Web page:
In its suit Apple also alleged that "the more Apple innovates with unique features such as TouchID, advanced displays, and cameras, to name just a few, the more money Qualcomm collects for no reason and the more expensive it becomes for Apple to fund these innovations".
The company has also claimed that Apple's iPhone empire hinged on Qualcomm technology.
The Qualcomm vs Apple legal squabble has entered another round. The company also accuses Apple of withholding payments that are part of a previously agreed upon relationship for high-speed technology.
In its own lawsuit against Qualcomm, Apple alleges that Qualcomm has been involved in price-fixing and that the chip designer has inflated the prices of essential components with its licensing model. Few phone chipset manufacturers choose to pay licensing now for Qualcomm's CDMA and LTE IP, so Qualcomm's functional monopoly may continue in the United States (with some notable exceptions).
Qualcomm contends Apple's aim is to pay less for the Qualcomm intellectual property that allowed Apple to prosper in smartphones with little or no investment in the core cellular technology.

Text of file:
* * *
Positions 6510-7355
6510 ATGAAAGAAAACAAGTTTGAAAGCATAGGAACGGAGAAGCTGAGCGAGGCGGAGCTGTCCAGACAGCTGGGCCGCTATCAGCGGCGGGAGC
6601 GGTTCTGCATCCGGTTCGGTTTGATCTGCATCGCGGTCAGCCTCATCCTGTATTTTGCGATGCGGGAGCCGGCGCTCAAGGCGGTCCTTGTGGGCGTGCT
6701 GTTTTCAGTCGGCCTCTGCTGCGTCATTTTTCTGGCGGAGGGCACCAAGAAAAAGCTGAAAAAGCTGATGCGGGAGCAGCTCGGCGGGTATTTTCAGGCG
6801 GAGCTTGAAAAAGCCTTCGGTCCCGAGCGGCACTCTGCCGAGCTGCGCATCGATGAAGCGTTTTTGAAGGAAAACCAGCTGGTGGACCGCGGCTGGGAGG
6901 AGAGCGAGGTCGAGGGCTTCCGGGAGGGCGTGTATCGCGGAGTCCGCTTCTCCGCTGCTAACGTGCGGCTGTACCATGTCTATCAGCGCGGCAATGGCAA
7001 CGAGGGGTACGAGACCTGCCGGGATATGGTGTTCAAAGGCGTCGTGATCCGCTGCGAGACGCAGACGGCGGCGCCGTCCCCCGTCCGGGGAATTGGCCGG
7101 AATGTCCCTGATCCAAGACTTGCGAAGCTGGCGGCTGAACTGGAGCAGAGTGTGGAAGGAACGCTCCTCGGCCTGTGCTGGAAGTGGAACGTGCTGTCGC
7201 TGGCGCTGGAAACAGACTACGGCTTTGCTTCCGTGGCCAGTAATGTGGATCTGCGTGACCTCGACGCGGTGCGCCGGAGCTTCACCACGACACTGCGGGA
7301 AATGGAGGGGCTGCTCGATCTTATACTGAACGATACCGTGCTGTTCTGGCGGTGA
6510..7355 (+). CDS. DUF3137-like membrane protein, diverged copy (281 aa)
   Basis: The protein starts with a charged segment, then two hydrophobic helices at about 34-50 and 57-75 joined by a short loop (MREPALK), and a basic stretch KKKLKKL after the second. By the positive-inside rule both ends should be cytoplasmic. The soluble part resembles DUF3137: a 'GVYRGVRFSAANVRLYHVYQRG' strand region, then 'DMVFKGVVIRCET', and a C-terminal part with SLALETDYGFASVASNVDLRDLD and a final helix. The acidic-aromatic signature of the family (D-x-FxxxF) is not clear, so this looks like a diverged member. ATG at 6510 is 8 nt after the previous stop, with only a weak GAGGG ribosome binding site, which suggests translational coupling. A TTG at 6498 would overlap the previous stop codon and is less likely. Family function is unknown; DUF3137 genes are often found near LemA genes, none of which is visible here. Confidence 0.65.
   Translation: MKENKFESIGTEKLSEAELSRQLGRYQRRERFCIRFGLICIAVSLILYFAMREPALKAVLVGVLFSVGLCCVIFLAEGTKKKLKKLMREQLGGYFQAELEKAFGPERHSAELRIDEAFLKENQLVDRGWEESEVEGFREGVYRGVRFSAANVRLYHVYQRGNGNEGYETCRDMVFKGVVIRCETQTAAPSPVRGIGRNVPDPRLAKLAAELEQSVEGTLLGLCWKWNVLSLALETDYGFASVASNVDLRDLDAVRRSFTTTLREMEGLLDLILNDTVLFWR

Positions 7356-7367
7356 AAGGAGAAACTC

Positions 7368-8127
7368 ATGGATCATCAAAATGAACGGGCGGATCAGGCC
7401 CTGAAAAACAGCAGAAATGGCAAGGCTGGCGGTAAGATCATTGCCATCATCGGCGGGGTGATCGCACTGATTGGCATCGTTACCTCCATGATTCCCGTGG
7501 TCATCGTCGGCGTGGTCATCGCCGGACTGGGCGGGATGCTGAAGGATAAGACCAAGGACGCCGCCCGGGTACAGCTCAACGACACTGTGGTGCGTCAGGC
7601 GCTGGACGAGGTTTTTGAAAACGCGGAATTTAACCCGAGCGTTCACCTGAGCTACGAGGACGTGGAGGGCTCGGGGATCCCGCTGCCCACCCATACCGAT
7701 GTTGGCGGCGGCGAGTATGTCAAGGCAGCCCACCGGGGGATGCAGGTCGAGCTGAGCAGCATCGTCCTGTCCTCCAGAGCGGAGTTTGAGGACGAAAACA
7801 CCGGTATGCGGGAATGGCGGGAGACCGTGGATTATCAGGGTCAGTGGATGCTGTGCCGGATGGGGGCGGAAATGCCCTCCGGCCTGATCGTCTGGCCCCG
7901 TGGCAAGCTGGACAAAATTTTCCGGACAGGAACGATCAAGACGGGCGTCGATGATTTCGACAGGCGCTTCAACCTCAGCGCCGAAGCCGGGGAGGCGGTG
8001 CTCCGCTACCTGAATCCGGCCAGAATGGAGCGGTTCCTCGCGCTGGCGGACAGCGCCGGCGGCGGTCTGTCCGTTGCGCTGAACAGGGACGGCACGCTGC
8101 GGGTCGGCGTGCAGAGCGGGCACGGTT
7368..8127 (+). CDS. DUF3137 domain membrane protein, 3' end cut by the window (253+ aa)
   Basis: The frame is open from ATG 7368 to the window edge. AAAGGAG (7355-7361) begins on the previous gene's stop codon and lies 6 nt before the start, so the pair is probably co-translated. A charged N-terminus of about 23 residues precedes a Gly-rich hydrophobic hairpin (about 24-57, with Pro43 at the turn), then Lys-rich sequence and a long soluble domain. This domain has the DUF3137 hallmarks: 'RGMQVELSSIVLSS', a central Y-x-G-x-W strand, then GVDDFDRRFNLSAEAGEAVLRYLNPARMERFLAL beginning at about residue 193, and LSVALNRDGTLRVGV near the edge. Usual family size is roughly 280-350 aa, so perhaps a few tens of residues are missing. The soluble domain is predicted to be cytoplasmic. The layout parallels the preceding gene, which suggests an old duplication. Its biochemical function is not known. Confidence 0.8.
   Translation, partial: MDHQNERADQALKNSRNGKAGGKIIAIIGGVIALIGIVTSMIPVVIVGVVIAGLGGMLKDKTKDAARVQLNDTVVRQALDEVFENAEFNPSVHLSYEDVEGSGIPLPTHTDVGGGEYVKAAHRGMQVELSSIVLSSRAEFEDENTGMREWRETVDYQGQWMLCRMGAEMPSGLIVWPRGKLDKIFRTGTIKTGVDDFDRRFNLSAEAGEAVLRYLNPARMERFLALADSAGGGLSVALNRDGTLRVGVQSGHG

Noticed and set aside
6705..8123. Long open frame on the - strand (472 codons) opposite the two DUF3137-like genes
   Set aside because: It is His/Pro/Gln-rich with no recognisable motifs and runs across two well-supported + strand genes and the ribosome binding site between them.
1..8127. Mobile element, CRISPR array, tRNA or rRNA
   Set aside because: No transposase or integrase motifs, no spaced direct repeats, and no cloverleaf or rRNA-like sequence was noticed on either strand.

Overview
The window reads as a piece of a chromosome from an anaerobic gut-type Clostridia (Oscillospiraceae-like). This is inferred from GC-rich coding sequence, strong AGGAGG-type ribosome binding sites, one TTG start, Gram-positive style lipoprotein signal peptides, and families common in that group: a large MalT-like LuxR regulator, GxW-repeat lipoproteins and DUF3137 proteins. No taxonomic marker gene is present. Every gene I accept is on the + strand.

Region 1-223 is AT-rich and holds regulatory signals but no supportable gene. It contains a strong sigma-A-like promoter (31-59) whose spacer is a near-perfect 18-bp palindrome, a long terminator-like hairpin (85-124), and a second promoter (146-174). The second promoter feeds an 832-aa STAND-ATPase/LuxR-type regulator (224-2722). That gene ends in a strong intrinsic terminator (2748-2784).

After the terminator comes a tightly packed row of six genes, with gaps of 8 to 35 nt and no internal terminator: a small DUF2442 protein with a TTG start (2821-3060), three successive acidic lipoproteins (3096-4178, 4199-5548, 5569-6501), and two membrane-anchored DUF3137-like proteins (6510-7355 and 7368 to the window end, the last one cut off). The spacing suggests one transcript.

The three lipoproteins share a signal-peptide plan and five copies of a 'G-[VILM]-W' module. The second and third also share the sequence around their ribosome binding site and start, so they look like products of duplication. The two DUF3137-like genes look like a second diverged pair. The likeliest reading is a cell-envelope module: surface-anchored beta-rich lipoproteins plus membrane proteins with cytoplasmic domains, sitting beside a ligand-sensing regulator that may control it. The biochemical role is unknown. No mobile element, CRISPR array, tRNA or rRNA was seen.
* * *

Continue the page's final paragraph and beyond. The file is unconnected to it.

Qualcomm executive vice president and senior counsel Dan Rosenberg said in a statement that the company plans "to vigorously defend our business model, and pursue our right to protect and receive fair value for our technological contributions to the industry".
Qualcomm, a longtime supplier of 3G and LTE modems for iPhones, said Apple has "launched a global attack" against its company, using its "enormous market power" to coerce unfair and unreasonable licensing terms.
"We have negotiated hundreds of bilateral license agreements over the last two plus decades". But recently its licensing business has come under attack.
Qualcomm has, unsurprisingly, not taken too keenly to that.
The suit was filed in the U.S. District Court for the Southern District of California. Investigations are under way in Japan, Taiwan and elsewhere. Then, when the story broke that Apple falsely claimed there was "no discernible difference", Apple "acted to prevent Qualcomm from revealing to consumers the extent to which iPhones with Qualcomm's chipsets outperformed iPhones with Intel's chipsets", the complaint reads. Apple's actions were meant to prevent consumers from realising that iPhones containing Qualcomm chipsets performed far better than iPhones containing chipsets supplied by Intel.
Apple previously reimbursed these companies for patent royalties paid to Qualcomm but has stopped in recent months, according to Qualcomm's court filing.
So far, the pair have failed to reach an agreement over the value of Qualcomm's SEPs. Yesterday, the chipmaker submitted its answers to the allegations and counterclaims to Apple's January lawsuit.